Friday, April 22, 2011

What's the Best Protest Song Ever?

Ten Protest Songs That Matter


by Peter Rothberg


The Blog


April 21, 2011


Dorian Lynskey's comprehensive new book, 33 Revolutions Per

Minute, details the history of the protest song in America

and around the world.


Defining a protest song as one that "addresses a political

issue in a way which aligns itself with the underdog,"

Lynskey starts his story with Billie Holiday's harrowing

1939 anti-lynching ballad, "Strange Fruit," and ably takes

us through the historic tunes that helped sustain and

promote the civil rights, labor and anti-Vietnam war

movements as well as non-American music from The Clash in

Britain, Victor Jara in Chile and Fela Kuti in Nigeria.


It's a bracing and informative survey, even if you're

familiar with the topic, and it sent me thinking and talking

to people about all-time favorite protest songs. A quick

poll of Nation staffers and friends of the magazine produced

an eclectic play list:


Nation Publisher Emeritus Victor Navasky offered "Peat Bog

Soldiers," one of Europe's best-known protest songs that

became a Republican anthem during the Spanish Civil War and

a symbol of fascist resistance during World War II.

Executive Editor Richard Kim cited Sinead O'Connor's "Black

Boys on Mopeds." Managing Editor Roane Carey undoubtedly

spoke for many when he insisted on Bob Dylan's classic "

Masters of War." Publicity Director Gennady Kolker

contributed John Lennon's "Gimme Some Truth." Blogger,

author and former Crawdaddy editor Greg Mitchell's tentative

short-list includes Sam Cooke's "Change Is Gonna Come,"

Woody Guthrie's "Vigilante Man," Steve Earle's "Jerusalem,"

Bruce Springsteen and Tom Morello's live version of "Ghost

of Tom Joad," Bob Dylan's "Chimes of Freedom", Louis

Armstrong's "Black and Blue," Leonard Cohen's "Democracy,"

Billy Bragg's version of Beethoven's "Ode to Joy and Neil

Young's "Shock and Awe."


Mother Jones Publisher Steve Katz wrote to say that Steve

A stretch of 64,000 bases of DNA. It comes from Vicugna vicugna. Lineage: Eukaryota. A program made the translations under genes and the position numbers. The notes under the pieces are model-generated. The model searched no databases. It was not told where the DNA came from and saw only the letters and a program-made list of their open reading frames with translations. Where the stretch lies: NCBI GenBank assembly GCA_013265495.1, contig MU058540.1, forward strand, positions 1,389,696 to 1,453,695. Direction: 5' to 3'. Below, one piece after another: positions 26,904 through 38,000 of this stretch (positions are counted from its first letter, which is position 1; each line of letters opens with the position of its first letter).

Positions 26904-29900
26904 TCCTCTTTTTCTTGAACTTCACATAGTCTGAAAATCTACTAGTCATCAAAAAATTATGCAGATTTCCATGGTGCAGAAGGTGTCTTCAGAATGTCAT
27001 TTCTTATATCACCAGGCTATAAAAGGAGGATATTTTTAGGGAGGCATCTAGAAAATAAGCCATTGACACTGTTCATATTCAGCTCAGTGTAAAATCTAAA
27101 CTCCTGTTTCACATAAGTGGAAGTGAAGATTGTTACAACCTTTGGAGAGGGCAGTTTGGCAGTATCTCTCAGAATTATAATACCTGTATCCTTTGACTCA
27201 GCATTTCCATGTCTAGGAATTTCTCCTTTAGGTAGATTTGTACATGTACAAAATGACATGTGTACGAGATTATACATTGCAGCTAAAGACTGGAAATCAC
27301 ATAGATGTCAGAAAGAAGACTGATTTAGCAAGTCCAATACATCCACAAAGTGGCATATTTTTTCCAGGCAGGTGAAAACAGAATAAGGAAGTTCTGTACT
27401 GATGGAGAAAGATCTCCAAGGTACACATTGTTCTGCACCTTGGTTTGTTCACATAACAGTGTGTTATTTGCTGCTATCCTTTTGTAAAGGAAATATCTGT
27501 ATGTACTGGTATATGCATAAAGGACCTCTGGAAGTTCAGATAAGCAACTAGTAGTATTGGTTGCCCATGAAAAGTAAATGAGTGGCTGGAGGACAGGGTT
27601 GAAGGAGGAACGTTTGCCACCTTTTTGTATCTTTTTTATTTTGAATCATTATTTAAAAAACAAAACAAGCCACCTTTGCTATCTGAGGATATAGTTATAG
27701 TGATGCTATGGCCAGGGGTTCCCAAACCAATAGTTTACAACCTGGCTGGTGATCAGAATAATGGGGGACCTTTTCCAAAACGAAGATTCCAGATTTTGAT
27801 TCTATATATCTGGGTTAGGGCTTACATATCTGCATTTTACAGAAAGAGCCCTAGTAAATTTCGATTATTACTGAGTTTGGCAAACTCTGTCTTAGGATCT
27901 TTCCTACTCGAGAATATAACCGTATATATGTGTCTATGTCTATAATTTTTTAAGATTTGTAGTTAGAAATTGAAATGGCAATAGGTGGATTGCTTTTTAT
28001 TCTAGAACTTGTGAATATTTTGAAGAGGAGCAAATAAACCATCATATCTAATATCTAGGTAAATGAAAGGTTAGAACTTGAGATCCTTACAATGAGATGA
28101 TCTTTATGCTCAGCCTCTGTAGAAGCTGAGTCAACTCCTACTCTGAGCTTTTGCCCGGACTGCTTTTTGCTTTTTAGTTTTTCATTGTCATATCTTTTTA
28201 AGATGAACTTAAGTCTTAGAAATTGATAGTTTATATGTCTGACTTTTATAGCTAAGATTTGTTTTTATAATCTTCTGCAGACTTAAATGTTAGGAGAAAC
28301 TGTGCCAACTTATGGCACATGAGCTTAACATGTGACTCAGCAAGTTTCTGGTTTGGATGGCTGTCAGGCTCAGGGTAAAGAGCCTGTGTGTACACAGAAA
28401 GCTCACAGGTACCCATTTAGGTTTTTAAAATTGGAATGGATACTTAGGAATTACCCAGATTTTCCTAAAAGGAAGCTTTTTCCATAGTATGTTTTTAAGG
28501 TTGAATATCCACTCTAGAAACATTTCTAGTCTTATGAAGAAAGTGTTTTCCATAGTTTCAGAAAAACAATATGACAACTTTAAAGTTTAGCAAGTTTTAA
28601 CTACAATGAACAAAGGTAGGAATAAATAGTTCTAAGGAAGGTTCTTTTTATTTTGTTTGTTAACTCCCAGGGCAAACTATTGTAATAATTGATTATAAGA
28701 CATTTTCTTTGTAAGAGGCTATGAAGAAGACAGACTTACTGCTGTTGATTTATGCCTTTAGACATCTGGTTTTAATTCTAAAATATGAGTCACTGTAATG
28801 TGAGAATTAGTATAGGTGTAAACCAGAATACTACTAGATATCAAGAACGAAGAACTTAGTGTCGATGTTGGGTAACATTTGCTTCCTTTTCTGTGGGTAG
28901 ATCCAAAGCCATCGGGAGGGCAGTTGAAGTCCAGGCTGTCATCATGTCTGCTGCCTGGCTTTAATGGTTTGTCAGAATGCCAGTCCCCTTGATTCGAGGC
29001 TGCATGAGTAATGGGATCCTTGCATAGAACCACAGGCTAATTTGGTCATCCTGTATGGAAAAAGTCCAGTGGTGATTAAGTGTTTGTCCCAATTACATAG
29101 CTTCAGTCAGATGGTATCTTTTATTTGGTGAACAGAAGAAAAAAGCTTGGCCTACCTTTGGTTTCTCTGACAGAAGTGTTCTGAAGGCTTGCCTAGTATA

Goodman's "My Name is Peggy Evans" is the song that's stuck

with him all these years. Free Speech TV's Don Rojas votes

for Bob Marley's "Redemption Song." Care2's Cindy Samuels

couldn't pick just one among vintage classics "Union Maid,"

"Bread and Roses," and "We Shall Overcome." GritTV's Sarah

Jaffe lauds Patti Smith's "Radio Baghdad" and the Dropkick

Murphys' version of "Which Side are You On."  Nation

Institute Investigative Editor Esther Kaplan counters with

what she argues is the "ultimate version of the song,"

featured in the film Harlan County USA and sung by Florence

Reece, who wrote the ballad during a coal mining strike in

the 1930s. Alternet's Washington, DC editor Adele Stan cites

the Isley Brothers' "Fight the Power" and Buffalo

Springfield's "For What It's Worth." TruthOut editor Jason

Leopold argues for Barry McGuire's version of PF Sloan's

"Eve of Destruction," and FAIR founder and Head of the Park

Media Center at Ithaca College Jeff Cohen named a too-often-

ignored 1970 song "What About Me?" from the San Francisco

band Quicksilver Messenger Service. "It has almost

everything -- environment, media criticism, class, youth

rebellion, repression, optimism."


Seriously picking a top-ten is an impossible task, but in

the interests of getting the conversation started, here are

my choices. The criteria includes musical quality as well as

topicality  and I tried to stray some from the totally

predictable. Hope you enjoy the videos!


1) Bob Marley's "Get Up, Stand Up"




2) Stiff Little Fingers' "Suspect Device"




3) Steel Pulse's "Ku Klux Klan"




4) Gil Scott-Heron's "The Revolution Will Not Be Televised"




5) Malvina Reynolds' "Little Boxes"




6) Phil Ochs' "I Ain't Marchin' Anymore"




7) Billy Bragg's "Waiting for the Great Leap Forward"




8) Bob Dylan's "Lonesome Death of Hattie Carroll"




9) Aretha Franklin's "Respect"




10) Boogie Down Production's "Stop the Violence"




We also want to hear from Nation readers! Use this form to

tell us what you consider your all-time favorite protest

song. Please include a link to a video, if you have it, but

just tell us the name and artist if you don't. We'll be

publishing a survey of readers' choices next week.



Peter Rothberg, the Nation's Associate Publisher for

Special Projects, has been writing the Act Now blog covering

the world of activism since 2003. His previous positions

with The Nation  include publicity director, web editor,

special projects director and intern. A former contributor

to Air America radio's daily Nation Minute commentaries,

Rothberg is also a former speech-writer for civil rights

leader Julian Bond. A member of the Brooklyn Literary

Council and the board of Living Liberally, Rothberg lives in

Brooklyn, where he was born and raised.


2 comments: said...

New protest song hope comes in the dark, I like your comments about it regards Henk Mutsaers said...

Would you comment on my new protest song - Hope Comes In The Dark

Regards henk